Do you think there should be hate crime laws?

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abacacus
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25 Mar 2012, 11:21 am

Hate crime laws, yes, hate speech laws no.

Like someone explained earlier in the thread, burning a cross on a black families lawn is not just vandalism, without hate crime laws that's all it would be.


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25 Mar 2012, 11:24 am

abacacus wrote:
Hate crime laws, yes, hate speech laws no.

Like someone explained earlier in the thread, burning a cross on a black families lawn is not just vandalism, without hate crime laws that's all it would be.


Burning a cross on a person's lawn, would be criminal trespass, and because of the implied threat, it would also be assault which is a felony.

One does not need Orwellian thought-crime laws to deal with the matter.

ruveyn



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25 Mar 2012, 11:40 am

I guess there are two questions here:

1. Hate speech. If someone comes up with a theory that is considered ''hateful'' (blacks having lower IQ than whites, the number of Jewish victims of holocaust was 1 million rather than 6 million, and so forth), should they be punished?

2. If someone commits actual crime (physically harms someone) should they be punished more severely if the motive for that crime happened to be hate

In case of 1, my opinion is strongly no, in case of 2 I am a bit more hesitant but on a balance I would still say no.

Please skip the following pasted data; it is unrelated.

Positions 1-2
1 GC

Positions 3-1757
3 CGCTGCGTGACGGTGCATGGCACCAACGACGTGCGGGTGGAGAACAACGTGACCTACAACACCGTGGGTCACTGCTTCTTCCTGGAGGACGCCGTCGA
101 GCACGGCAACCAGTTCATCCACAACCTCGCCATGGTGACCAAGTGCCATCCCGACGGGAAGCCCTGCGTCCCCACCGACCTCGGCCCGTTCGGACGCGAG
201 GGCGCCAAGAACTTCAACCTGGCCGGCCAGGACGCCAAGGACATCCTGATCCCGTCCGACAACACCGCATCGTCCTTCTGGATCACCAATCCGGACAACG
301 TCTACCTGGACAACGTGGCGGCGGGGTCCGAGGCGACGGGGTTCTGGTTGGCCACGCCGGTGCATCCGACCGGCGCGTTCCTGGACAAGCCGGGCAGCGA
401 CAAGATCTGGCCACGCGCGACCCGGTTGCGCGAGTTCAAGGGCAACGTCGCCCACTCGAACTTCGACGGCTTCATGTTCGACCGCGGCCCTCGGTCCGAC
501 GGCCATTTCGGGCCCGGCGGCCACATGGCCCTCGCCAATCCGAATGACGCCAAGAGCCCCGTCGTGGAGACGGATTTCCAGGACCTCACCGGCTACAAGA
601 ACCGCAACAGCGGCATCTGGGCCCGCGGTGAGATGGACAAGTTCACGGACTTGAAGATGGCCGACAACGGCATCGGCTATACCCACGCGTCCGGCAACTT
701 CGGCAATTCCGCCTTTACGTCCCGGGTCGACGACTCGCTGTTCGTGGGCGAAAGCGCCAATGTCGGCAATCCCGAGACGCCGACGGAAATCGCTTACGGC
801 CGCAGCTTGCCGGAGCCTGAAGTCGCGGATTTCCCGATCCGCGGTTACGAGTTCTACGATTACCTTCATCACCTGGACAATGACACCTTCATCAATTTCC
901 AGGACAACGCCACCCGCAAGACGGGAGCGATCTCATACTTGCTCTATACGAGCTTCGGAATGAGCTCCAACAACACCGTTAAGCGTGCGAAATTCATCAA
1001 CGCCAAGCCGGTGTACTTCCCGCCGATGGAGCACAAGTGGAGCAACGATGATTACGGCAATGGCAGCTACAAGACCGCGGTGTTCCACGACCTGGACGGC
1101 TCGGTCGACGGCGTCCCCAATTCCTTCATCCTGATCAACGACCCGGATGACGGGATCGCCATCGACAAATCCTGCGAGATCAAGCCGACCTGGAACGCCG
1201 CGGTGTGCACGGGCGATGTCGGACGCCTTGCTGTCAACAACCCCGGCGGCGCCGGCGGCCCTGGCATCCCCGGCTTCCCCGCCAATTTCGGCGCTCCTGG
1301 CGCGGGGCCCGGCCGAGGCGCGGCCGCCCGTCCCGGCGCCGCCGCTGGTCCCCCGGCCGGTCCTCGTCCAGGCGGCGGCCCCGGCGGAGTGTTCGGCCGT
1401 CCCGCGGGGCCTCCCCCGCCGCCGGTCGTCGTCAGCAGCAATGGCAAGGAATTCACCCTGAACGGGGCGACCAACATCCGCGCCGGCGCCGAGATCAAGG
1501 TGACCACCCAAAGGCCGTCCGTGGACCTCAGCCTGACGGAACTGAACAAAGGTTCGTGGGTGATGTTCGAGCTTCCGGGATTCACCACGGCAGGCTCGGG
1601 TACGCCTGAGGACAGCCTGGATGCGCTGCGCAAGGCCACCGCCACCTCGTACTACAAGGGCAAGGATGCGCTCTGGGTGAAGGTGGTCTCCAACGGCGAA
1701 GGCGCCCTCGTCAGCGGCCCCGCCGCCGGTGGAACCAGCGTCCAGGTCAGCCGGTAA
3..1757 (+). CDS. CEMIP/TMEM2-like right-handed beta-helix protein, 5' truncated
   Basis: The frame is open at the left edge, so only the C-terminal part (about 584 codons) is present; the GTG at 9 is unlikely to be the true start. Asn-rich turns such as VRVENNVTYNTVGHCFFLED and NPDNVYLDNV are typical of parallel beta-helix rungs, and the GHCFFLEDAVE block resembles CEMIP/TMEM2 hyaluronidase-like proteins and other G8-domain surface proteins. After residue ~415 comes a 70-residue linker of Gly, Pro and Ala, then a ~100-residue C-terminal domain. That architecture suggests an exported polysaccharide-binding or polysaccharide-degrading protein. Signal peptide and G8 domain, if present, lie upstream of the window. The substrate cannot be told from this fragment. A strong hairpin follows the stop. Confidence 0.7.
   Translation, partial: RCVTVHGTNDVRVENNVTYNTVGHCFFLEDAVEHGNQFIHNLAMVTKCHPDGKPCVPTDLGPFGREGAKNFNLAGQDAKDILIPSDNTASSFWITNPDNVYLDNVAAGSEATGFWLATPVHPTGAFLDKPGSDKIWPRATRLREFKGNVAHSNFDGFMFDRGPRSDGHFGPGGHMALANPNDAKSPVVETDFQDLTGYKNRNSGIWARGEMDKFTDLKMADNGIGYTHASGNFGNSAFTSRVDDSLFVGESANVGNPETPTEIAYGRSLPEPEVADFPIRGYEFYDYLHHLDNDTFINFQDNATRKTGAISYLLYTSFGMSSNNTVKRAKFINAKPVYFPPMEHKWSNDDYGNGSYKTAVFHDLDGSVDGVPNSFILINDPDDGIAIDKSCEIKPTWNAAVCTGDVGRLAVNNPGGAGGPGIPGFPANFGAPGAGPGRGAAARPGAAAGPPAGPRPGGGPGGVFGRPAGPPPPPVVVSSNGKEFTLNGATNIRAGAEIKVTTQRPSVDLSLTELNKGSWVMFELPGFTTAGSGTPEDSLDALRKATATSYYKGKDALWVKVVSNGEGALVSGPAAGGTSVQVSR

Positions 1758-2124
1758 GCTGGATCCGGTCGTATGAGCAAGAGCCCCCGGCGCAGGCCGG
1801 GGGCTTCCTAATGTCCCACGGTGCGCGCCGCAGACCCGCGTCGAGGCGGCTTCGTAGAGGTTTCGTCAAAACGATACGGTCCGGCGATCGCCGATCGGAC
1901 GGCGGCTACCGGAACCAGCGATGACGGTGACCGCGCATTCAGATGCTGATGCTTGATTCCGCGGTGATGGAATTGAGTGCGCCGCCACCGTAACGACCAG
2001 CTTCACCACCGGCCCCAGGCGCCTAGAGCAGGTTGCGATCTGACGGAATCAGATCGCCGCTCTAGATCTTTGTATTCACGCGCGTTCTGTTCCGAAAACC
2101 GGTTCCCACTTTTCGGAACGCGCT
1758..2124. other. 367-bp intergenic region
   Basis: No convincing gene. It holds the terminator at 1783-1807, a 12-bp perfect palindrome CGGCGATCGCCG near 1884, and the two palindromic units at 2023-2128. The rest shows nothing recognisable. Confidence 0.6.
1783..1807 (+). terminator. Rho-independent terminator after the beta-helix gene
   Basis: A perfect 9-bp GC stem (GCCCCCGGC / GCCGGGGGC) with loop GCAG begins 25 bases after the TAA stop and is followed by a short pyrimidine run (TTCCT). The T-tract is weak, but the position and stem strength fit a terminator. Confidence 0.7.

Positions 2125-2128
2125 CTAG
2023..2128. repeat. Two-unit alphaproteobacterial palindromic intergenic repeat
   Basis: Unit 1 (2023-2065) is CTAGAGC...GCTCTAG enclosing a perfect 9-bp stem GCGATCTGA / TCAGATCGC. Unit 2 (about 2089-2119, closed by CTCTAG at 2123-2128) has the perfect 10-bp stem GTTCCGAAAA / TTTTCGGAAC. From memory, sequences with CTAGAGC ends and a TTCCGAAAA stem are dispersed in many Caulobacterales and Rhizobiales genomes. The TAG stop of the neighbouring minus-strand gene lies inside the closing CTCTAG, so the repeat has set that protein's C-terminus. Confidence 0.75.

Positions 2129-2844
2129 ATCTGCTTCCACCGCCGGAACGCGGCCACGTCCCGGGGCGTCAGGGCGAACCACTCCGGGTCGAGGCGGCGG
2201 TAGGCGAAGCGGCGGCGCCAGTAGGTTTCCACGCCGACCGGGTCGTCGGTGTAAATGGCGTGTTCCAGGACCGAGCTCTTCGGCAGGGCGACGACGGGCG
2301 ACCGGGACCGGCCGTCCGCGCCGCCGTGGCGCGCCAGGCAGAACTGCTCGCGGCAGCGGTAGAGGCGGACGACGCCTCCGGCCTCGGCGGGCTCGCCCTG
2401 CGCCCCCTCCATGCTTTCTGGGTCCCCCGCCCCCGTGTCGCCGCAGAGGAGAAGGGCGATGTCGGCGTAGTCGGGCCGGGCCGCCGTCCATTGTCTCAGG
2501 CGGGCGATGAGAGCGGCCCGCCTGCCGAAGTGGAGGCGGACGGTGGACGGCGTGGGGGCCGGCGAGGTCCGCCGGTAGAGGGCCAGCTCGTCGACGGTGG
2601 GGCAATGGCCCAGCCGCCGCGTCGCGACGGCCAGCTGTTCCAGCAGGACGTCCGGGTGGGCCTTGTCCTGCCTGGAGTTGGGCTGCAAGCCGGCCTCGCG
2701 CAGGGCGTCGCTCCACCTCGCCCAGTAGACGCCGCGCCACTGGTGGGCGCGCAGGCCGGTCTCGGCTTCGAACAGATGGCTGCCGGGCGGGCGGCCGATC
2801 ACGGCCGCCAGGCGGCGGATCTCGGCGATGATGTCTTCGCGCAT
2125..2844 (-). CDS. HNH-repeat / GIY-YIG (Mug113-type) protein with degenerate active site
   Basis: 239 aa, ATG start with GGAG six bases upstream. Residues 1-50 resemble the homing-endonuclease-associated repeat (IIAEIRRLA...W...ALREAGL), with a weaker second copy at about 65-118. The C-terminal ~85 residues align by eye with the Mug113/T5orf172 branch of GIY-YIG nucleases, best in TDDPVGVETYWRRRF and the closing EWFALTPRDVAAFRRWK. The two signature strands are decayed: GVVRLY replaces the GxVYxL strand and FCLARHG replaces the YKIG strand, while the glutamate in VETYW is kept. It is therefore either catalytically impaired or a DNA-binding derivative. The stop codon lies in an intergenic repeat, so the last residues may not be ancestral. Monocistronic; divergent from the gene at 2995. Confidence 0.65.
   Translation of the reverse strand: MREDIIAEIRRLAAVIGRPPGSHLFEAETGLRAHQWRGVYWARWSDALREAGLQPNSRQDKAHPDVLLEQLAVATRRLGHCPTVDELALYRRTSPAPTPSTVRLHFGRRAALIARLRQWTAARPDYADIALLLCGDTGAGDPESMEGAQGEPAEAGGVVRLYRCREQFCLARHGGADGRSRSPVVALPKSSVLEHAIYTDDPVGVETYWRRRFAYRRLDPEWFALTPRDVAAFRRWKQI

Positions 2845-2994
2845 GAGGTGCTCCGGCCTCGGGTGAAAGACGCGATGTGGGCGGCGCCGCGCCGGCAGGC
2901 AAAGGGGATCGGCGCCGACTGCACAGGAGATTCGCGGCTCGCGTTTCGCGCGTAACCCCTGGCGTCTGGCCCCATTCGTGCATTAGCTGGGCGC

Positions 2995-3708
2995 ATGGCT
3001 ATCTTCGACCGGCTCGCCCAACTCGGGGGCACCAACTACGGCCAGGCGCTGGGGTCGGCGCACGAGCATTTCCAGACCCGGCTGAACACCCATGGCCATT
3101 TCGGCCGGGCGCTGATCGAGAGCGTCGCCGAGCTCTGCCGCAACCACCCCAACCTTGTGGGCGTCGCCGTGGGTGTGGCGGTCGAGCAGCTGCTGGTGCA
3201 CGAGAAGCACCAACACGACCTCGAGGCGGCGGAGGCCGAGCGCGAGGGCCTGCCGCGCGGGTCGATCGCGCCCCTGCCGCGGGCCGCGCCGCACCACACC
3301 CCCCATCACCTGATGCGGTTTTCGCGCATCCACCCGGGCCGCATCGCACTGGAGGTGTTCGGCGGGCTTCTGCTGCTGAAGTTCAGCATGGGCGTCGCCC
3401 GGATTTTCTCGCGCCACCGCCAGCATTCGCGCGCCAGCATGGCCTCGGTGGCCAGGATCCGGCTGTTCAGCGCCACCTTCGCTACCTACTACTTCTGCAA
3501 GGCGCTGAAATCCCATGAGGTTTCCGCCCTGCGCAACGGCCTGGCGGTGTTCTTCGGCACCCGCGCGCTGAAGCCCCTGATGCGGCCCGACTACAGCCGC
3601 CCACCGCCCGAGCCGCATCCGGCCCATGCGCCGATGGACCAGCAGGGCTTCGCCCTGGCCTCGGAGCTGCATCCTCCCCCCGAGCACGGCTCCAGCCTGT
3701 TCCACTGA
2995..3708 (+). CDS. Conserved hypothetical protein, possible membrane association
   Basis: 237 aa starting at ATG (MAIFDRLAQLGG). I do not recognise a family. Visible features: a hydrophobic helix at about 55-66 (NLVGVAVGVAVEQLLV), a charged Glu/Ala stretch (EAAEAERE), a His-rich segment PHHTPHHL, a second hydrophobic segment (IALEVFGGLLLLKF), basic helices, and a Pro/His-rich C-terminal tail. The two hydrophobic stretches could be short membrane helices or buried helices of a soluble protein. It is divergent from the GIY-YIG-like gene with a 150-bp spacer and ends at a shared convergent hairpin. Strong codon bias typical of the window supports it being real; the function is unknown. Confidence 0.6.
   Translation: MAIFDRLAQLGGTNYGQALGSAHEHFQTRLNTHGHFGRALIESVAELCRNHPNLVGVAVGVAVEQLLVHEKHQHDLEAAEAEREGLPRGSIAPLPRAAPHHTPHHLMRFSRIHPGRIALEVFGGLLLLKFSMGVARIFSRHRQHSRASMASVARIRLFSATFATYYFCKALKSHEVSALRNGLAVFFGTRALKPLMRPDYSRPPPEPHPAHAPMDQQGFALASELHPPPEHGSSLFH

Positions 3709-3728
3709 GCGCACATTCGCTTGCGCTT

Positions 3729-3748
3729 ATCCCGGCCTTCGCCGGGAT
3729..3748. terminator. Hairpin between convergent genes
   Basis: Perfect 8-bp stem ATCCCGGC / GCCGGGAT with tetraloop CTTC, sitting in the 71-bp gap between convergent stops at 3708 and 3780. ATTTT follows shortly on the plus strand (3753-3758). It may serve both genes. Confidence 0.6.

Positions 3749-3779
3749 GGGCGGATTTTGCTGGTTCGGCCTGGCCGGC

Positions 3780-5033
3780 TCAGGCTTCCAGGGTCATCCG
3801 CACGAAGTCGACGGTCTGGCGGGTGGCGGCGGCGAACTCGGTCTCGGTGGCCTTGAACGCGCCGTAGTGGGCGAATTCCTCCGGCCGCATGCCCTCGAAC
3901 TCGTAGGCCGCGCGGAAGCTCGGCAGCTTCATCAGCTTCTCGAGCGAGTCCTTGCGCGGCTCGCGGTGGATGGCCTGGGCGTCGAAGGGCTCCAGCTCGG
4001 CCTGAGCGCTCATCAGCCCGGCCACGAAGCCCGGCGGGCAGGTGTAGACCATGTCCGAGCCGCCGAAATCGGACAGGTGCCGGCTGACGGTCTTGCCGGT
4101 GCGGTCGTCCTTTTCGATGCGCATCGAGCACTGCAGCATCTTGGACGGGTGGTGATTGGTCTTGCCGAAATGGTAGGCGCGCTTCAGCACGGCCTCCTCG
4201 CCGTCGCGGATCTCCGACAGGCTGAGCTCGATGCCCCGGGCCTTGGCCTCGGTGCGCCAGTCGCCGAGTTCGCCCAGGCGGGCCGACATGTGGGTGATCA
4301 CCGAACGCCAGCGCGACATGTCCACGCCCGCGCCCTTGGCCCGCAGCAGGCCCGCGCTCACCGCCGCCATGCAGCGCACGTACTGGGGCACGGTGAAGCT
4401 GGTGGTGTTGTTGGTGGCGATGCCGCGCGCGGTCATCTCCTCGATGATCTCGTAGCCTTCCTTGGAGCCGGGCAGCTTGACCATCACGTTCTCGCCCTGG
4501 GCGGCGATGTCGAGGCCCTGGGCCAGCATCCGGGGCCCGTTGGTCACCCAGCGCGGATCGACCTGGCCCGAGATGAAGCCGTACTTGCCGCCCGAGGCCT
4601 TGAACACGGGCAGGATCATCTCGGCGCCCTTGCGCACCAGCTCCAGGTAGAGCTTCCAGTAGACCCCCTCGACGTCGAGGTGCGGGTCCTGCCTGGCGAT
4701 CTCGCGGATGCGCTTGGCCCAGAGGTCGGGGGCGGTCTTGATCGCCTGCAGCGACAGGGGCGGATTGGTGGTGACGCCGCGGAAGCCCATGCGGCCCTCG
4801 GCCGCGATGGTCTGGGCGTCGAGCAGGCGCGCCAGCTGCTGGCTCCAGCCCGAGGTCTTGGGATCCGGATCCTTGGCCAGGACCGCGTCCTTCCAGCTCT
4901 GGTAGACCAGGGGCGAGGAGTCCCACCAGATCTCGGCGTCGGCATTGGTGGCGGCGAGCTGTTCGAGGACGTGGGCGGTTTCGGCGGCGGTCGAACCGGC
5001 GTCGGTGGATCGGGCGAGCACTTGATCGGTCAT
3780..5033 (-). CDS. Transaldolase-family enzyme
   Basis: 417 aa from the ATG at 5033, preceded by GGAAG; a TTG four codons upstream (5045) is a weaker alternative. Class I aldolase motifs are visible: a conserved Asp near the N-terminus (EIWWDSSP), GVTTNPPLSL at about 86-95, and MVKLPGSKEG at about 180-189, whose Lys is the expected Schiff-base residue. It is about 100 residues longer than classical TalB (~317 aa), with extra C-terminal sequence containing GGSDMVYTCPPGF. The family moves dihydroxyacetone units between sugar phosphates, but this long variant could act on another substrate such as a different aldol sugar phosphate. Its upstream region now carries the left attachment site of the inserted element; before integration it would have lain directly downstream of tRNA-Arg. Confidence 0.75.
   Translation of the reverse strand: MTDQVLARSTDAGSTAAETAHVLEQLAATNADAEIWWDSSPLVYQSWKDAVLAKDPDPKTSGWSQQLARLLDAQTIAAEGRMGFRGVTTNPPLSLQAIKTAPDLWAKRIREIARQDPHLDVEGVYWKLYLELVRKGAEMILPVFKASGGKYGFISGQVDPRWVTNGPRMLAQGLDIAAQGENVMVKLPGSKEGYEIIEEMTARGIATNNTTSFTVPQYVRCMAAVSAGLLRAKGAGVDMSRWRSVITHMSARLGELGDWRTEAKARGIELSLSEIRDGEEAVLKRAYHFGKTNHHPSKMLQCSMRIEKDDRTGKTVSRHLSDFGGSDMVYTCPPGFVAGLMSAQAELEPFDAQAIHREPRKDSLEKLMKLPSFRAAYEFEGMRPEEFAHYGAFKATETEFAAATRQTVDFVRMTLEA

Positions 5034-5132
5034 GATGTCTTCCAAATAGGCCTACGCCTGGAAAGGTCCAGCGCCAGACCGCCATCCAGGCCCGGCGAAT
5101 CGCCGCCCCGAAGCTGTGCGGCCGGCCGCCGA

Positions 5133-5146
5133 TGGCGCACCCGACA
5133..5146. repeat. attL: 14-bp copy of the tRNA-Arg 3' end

As far as the ''hate speech'' goes, as I illustrated in the above examples, some of ''hate speech'' simply amounts to unconventional theories. Now, lets say 90% of these theories are actually motivated by hate, while 10% of them are genuine even though in terms of harming the relavent minorities they are equally "hateful". Now, you have two options. One is to pass a law that would criminalize the 90% but not 10%. The other is to criminalize all of them indistinguishibly. If you criminalize all of them indistinguishably, then you would ultimately agree with Galileo having been criminalized. In other words, you would block progress. I mean what if some of the "politically incorrect" theories are logically tied in with "bigger picture" which is no longer hateful (for example "racially neutral" statement "people with bigger brains have bigger IQ" might be indirectly imply "racist" conclusion that "whites have higher IQ" simply because SOME PEOPLE believe whites have bigger brain, whether that belief is true or not; if we censor "racially neutral" statement "bigger brain implies higher IQ" and we happened to be biologists studying brain function, we would have to be forced to come up with the mechanism of the way brain operates in such a way that the "undesired conclusion" won't follow; this would go FAR outside of "racial" realm). So we have to instead criminalize 90%. Now, if we do that, this would, however, require someone to decide which of the theories are ''actually true'' and which aren't. In other words, the judge has to be the expert in history, biology, and so forth in order to make that judgement call. Now what if the case involves actual historians or biologist? So we have to assume judge is even more of an expert than them! Now if we try to be a little bit more fair, the other option would be to allow for open debate in a courtroom; if the person will be able to defend their theory they are free, if not they are going to jail. But the problem here is that some of the ''debates'' persisted for several decades -- an Einstein vs Bohr debate is one good example of it. Now in many of these cases the people on each side are convinced that they have disproven the other side so it might APPEAR that the other side is simply "too stubborn"; but that is not it at all. Thus, part of the definition of one side ''wining a debate'' involves the other side admitting that they were wrong. Thus, if a criminal in question never admits they are wrong, they can't be taken to jail -- after all you can't convincingly prove that they are any different from Einstein who never admitted he was wrong either despite Bohr and others being convinced that he was. The only logical option would be for judge to say "she knows she is wrong she just doesn't admit it". But this goes against presumption of innocence. Besides, if the judge was right in saying that the person was successfully disproven, then what is everyone afraid of? If it only takes an hour to disprove them then it would be far more productive to simply challenge them in a scientific community without even going to court.